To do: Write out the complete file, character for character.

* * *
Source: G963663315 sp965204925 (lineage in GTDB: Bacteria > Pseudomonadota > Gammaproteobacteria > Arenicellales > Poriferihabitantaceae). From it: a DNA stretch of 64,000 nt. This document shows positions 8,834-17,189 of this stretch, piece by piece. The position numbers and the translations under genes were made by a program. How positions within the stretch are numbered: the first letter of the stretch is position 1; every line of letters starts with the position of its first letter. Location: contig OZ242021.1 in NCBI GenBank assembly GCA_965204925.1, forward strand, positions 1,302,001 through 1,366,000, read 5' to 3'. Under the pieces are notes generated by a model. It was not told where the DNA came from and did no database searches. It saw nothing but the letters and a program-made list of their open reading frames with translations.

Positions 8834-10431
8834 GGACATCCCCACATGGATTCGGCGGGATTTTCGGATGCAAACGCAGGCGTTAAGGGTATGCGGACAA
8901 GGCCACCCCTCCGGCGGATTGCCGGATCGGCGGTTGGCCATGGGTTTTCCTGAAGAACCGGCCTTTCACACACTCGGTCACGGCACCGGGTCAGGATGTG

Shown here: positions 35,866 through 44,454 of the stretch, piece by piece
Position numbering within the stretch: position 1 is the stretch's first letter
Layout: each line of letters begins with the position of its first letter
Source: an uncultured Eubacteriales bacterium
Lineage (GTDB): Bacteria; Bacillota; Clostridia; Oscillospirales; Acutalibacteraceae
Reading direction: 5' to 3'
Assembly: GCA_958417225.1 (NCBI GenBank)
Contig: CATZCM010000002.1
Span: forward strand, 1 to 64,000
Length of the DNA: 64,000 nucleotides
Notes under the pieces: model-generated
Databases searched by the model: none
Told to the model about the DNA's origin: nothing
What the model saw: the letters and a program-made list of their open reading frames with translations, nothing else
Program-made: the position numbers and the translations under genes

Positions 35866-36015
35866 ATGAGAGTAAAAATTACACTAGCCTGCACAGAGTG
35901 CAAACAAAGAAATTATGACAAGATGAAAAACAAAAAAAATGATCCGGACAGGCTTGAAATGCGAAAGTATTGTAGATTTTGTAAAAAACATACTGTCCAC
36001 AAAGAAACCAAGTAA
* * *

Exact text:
Source: G963663315 sp965204925 (lineage in GTDB: Bacteria > Pseudomonadota > Gammaproteobacteria > Arenicellales > Poriferihabitantaceae). From it: a DNA stretch of 64,000 nt. This document shows positions 8,834-17,189 of this stretch, piece by piece. The position numbers and the translations under genes were made by a program. How positions within the stretch are numbered: the first letter of the stretch is position 1; every line of letters starts with the position of its first letter. Location: contig OZ242021.1 in NCBI GenBank assembly GCA_965204925.1, forward strand, positions 1,302,001 through 1,366,000, read 5' to 3'. Under the pieces are notes generated by a model. It was not told where the DNA came from and did no database searches. It saw nothing but the letters and a program-made list of their open reading frames with translations.

Positions 8834-10431
8834 GGACATCCCCACATGGATTCGGCGGGATTTTCGGATGCAAACGCAGGCGTTAAGGGTATGCGGACAA
8901 GGCCACCCCTCCGGCGGATTGCCGGATCGGCGGTTGGCCATGGGTTTTCCTGAAGAACCGGCCTTTCACACACTCGGTCACGGCACCGGGTCAGGATGTG

Shown here: positions 35,866 through 44,454 of the stretch, piece by piece
Position numbering within the stretch: position 1 is the stretch's first letter
Layout: each line of letters begins with the position of its first letter
Source: an uncultured Eubacteriales bacterium
Lineage (GTDB): Bacteria; Bacillota; Clostridia; Oscillospirales; Acutalibacteraceae
Reading direction: 5' to 3'
Assembly: GCA_958417225.1 (NCBI GenBank)
Contig: CATZCM010000002.1
Span: forward strand, 1 to 64,000
Length of the DNA: 64,000 nucleotides
Notes under the pieces: model-generated
Databases searched by the model: none
Told to the model about the DNA's origin: nothing
What the model saw: the letters and a program-made list of their open reading frames with translations, nothing else
Program-made: the position numbers and the translations under genes

Positions 35866-36015
35866 ATGAGAGTAAAAATTACACTAGCCTGCACAGAGTG
35901 CAAACAAAGAAATTATGACAAGATGAAAAACAAAAAAAATGATCCGGACAGGCTTGAAATGCGAAAGTATTGTAGATTTTGTAAAAAACATACTGTCCAC
36001 AAAGAAACCAAGTAA